JET ENGINE MAKERS DEFY THE LAW OF GRAVITY
Prices for 777 engines keep plunging. So why are manufacturers flying high?
Locked in a spirited price war to supply engines for Boeing Co.'s new 777 airliner, the industry's Big Three seem to be practically giving their biggest engines away. General Electric, Pratt & Whitney, and Rolls-Royce are selling high-thrust turbines for up to 75% below list prices--too little to earn a payback on total investments of more than $4 billion. With more expensive projects in the works, it's hard to see how anyone can make a buck.
Overall, though, the Big Three are making money--a lot of it. At General Electric Co.'s jet-engine division, operating income rose 26%, to $1.2 billion, last year. The Pratt & Whitney unit of United Technologies Corp. saw a 39% increase, to $530 million. Rolls-Royce PLC's jet-engine unit posted a 92% gain, to $269 million, including $46 million from newly acquired Allison Engine Co.
How long can they ieep up this feat of levitation? So far they've done it through rigorous cost-cutting--as well as with strong results from other, less competitive businesses, such as spare parts, maintenance, and engines for smaller aircraft, high-speed ferries, and the like. That has given them sustenance for the war over 777 orders. Each hopes to win enough volume to bring down manufacturing costs and eventually earn a return on its share of that $4 billion investment. Right now, analysts estimate the engines are selling for only about half their full cost, once development and overhead are figured in. As Charles L. Chadwell, GE's vice-president for commercial engines, dryly observes: "It's not much fun to make things and not make any money off them."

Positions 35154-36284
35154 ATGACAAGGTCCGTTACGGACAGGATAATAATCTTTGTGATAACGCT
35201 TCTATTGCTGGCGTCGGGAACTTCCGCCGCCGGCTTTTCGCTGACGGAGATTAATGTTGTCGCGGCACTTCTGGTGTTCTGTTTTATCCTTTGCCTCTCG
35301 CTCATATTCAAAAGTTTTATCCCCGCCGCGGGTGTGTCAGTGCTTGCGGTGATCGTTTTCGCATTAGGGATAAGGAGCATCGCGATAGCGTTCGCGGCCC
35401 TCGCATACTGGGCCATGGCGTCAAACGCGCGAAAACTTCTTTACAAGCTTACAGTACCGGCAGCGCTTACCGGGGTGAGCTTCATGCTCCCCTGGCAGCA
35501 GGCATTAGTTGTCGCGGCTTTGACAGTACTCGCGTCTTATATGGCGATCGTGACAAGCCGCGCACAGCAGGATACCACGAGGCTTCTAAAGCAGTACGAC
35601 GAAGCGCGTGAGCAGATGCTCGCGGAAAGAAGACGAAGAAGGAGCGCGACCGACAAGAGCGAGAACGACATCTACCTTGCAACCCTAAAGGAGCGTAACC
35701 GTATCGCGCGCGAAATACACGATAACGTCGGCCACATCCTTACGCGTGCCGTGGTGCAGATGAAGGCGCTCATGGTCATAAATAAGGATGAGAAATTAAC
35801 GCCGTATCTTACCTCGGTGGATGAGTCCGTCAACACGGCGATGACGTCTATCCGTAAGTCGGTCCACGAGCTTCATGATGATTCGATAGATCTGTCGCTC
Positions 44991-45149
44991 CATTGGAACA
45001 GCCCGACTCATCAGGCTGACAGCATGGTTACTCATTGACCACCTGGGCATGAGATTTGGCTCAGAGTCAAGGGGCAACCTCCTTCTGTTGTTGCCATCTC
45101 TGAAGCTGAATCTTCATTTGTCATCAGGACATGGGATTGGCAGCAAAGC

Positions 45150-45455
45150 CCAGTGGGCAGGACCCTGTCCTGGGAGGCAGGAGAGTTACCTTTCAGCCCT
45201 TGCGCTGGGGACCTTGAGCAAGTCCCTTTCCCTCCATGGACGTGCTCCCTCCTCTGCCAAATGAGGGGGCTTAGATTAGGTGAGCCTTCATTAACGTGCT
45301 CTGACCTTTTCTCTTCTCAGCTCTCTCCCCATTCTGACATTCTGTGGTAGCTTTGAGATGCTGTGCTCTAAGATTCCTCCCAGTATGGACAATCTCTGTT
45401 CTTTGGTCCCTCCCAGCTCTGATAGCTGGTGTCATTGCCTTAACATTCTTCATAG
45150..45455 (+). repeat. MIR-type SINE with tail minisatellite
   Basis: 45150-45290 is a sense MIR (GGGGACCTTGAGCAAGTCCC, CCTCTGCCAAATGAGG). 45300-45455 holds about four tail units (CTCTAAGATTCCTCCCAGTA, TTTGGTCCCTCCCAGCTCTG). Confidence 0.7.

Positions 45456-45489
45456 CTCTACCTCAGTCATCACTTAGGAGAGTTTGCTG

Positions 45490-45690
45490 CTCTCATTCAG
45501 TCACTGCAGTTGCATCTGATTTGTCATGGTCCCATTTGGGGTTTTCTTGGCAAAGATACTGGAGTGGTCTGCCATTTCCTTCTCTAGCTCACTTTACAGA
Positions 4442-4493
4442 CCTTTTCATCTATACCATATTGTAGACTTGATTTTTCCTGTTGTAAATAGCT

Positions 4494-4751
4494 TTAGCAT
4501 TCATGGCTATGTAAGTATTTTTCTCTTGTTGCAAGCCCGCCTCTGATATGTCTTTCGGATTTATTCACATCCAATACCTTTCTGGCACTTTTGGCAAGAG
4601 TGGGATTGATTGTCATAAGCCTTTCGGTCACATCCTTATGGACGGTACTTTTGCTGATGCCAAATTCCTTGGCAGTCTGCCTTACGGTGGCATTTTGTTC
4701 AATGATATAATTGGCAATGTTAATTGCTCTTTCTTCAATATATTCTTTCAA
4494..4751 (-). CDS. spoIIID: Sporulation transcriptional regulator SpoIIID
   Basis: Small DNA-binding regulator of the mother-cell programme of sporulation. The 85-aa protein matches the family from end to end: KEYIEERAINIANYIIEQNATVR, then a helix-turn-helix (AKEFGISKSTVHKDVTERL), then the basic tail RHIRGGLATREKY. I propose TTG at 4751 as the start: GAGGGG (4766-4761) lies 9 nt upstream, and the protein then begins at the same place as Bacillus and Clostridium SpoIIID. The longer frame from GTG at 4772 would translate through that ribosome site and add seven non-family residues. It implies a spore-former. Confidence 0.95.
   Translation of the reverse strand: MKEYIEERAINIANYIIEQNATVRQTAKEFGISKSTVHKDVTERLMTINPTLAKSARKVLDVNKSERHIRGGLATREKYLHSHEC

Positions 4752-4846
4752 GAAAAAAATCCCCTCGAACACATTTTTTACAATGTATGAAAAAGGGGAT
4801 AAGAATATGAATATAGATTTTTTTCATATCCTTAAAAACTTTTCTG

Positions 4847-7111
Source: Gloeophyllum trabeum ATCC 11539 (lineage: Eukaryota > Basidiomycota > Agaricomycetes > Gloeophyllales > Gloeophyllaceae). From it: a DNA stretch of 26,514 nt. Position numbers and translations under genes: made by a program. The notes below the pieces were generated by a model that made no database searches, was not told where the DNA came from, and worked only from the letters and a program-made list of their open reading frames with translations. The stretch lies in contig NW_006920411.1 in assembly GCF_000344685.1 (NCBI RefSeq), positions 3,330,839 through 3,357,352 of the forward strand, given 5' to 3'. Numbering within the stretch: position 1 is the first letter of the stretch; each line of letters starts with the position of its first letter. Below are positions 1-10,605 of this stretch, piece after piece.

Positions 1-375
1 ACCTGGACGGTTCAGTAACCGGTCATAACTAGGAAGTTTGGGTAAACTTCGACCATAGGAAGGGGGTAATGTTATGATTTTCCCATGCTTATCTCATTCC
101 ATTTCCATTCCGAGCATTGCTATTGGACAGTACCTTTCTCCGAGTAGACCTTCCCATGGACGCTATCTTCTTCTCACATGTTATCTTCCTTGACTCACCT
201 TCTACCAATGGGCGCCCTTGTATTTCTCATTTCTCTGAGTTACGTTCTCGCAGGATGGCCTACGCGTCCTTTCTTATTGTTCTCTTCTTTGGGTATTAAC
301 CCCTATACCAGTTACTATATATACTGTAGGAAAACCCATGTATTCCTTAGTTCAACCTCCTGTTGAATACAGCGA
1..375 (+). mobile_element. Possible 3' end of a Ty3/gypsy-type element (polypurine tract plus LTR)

It might become even less amusing. First, the engine makers have already reduced their costs drastically, so the additional cuts they're counting on will be excruciating. Second, the ferocious competition over 777 engine orders threatens to spread to parts of the business that have been relatively sheltered. Pratt & Whitney President Karl J. Krapek worries that the rules of the once-lucrative engine game may have changed for good: "Right now the business does seem a little irrational."
POWER DESIGN. Things might have turned out differently. A year ago, it seemed that supplying 777 engines would be highly profitable for at least two of the competitors. Pratt & Whitney's PW4084 engine had won more than half of all orders for the 777. It looked as if GE would settle into second place and Rolls might disappear altogether.
But Rolls, far from packing up its slide rule, came out of nowhere with rock-bottom pricing to beat its American rivals in two significant bids, including one for longtime Pratt customer Singapore Airlines Ltd. Now, Rolls shares top billing with Pratt. GE still lacks certification from the Federal Aviation Administration for long flights over water because of early problems with parts burning up at high temperatures. While GE expects FAA clearance soon, the whole experience has been painful. It lags in 777 share despite spending the most--more than $1.5 billion in research and development. It will probably be at least 10 years before the program breaks even, Chadwell says--twice as long as GE managers thought when they committed to the project.